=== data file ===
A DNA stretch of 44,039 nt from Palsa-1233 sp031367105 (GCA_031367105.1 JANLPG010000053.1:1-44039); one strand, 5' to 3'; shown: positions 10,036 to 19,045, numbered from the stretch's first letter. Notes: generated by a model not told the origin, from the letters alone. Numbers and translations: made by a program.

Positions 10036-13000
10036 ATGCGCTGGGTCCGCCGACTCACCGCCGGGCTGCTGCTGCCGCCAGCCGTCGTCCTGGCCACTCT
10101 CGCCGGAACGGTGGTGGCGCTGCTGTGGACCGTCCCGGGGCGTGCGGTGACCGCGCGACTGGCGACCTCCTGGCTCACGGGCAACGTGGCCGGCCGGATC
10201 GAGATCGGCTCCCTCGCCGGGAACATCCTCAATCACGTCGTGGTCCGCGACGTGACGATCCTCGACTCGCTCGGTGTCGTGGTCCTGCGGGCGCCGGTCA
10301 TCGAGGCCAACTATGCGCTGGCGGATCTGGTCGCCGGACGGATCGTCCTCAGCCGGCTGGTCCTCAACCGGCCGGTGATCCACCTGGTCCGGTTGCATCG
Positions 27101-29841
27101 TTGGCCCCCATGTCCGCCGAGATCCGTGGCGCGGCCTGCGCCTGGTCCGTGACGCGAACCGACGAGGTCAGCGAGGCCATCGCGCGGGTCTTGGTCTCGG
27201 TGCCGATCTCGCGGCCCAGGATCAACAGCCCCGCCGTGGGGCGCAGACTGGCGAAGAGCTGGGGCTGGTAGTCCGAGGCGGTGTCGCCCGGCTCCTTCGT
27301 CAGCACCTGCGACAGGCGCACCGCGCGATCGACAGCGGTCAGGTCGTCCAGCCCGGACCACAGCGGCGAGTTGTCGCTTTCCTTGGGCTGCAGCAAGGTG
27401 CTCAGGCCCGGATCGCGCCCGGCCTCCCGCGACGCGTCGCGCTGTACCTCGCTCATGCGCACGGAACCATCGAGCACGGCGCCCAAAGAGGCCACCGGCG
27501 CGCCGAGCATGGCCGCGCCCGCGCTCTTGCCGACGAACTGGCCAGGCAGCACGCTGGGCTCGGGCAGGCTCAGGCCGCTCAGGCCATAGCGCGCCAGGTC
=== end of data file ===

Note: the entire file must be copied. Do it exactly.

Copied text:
A DNA stretch of 44,039 nt from Palsa-1233 sp031367105 (GCA_031367105.1 JANLPG010000053.1:1-44039); one strand, 5' to 3'; shown: positions 10,036 to 19,045, numbered from the stretch's first letter. Notes: generated by a model not told the origin, from the letters alone. Numbers and translations: made by a program.

Positions 10036-13000
10036 ATGCGCTGGGTCCGCCGACTCACCGCCGGGCTGCTGCTGCCGCCAGCCGTCGTCCTGGCCACTCT
10101 CGCCGGAACGGTGGTGGCGCTGCTGTGGACCGTCCCGGGGCGTGCGGTGACCGCGCGACTGGCGACCTCCTGGCTCACGGGCAACGTGGCCGGCCGGATC
10201 GAGATCGGCTCCCTCGCCGGGAACATCCTCAATCACGTCGTGGTCCGCGACGTGACGATCCTCGACTCGCTCGGTGTCGTGGTCCTGCGGGCGCCGGTCA
10301 TCGAGGCCAACTATGCGCTGGCGGATCTGGTCGCCGGACGGATCGTCCTCAGCCGGCTGGTCCTCAACCGGCCGGTGATCCACCTGGTCCGGTTGCATCG
Positions 27101-29841
27101 TTGGCCCCCATGTCCGCCGAGATCCGTGGCGCGGCCTGCGCCTGGTCCGTGACGCGAACCGACGAGGTCAGCGAGGCCATCGCGCGGGTCTTGGTCTCGG
27201 TGCCGATCTCGCGGCCCAGGATCAACAGCCCCGCCGTGGGGCGCAGACTGGCGAAGAGCTGGGGCTGGTAGTCCGAGGCGGTGTCGCCCGGCTCCTTCGT
27301 CAGCACCTGCGACAGGCGCACCGCGCGATCGACAGCGGTCAGGTCGTCCAGCCCGGACCACAGCGGCGAGTTGTCGCTTTCCTTGGGCTGCAGCAAGGTG
27401 CTCAGGCCCGGATCGCGCCCGGCCTCCCGCGACGCGTCGCGCTGTACCTCGCTCATGCGCACGGAACCATCGAGCACGGCGCCCAAAGAGGCCACCGGCG
27501 CGCCGAGCATGGCCGCGCCCGCGCTCTTGCCGACGAACTGGCCAGGCAGCACGCTGGGCTCGGGCAGGCTCAGGCCGCTCAGGCCATAGCGCGCCAGGTC